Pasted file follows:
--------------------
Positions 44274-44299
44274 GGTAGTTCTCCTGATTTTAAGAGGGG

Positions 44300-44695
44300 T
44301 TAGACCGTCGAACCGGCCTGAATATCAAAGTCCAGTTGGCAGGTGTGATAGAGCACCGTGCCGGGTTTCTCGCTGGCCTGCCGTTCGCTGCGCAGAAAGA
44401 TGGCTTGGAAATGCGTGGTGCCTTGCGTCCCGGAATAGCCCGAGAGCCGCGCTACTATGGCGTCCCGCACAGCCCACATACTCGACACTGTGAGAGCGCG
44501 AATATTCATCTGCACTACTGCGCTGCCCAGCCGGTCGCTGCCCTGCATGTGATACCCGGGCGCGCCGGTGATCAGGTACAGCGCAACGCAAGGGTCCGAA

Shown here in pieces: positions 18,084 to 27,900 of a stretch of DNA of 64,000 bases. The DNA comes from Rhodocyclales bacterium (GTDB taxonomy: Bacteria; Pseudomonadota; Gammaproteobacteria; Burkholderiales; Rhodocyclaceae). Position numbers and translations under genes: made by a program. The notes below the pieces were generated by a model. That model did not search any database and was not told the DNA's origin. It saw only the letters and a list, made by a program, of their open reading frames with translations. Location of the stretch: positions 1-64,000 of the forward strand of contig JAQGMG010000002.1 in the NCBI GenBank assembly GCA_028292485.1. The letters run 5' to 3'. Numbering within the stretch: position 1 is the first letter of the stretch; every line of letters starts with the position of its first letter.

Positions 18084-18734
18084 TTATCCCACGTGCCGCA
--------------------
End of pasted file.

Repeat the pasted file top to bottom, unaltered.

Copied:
Positions 44274-44299
44274 GGTAGTTCTCCTGATTTTAAGAGGGG

Positions 44300-44695
44300 T
44301 TAGACCGTCGAACCGGCCTGAATATCAAAGTCCAGTTGGCAGGTGTGATAGAGCACCGTGCCGGGTTTCTCGCTGGCCTGCCGTTCGCTGCGCAGAAAGA
44401 TGGCTTGGAAATGCGTGGTGCCTTGCGTCCCGGAATAGCCCGAGAGCCGCGCTACTATGGCGTCCCGCACAGCCCACATACTCGACACTGTGAGAGCGCG
44501 AATATTCATCTGCACTACTGCGCTGCCCAGCCGGTCGCTGCCCTGCATGTGATACCCGGGCGCGCCGGTGATCAGGTACAGCGCAACGCAAGGGTCCGAA

Shown here in pieces: positions 18,084 to 27,900 of a stretch of DNA of 64,000 bases. The DNA comes from Rhodocyclales bacterium (GTDB taxonomy: Bacteria; Pseudomonadota; Gammaproteobacteria; Burkholderiales; Rhodocyclaceae). Position numbers and translations under genes: made by a program. The notes below the pieces were generated by a model. That model did not search any database and was not told the DNA's origin. It saw only the letters and a list, made by a program, of their open reading frames with translations. Location of the stretch: positions 1-64,000 of the forward strand of contig JAQGMG010000002.1 in the NCBI GenBank assembly GCA_028292485.1. The letters run 5' to 3'. Numbering within the stretch: position 1 is the first letter of the stretch; every line of letters starts with the position of its first letter.

Positions 18084-18734
18084 TTATCCCACGTGCCGCA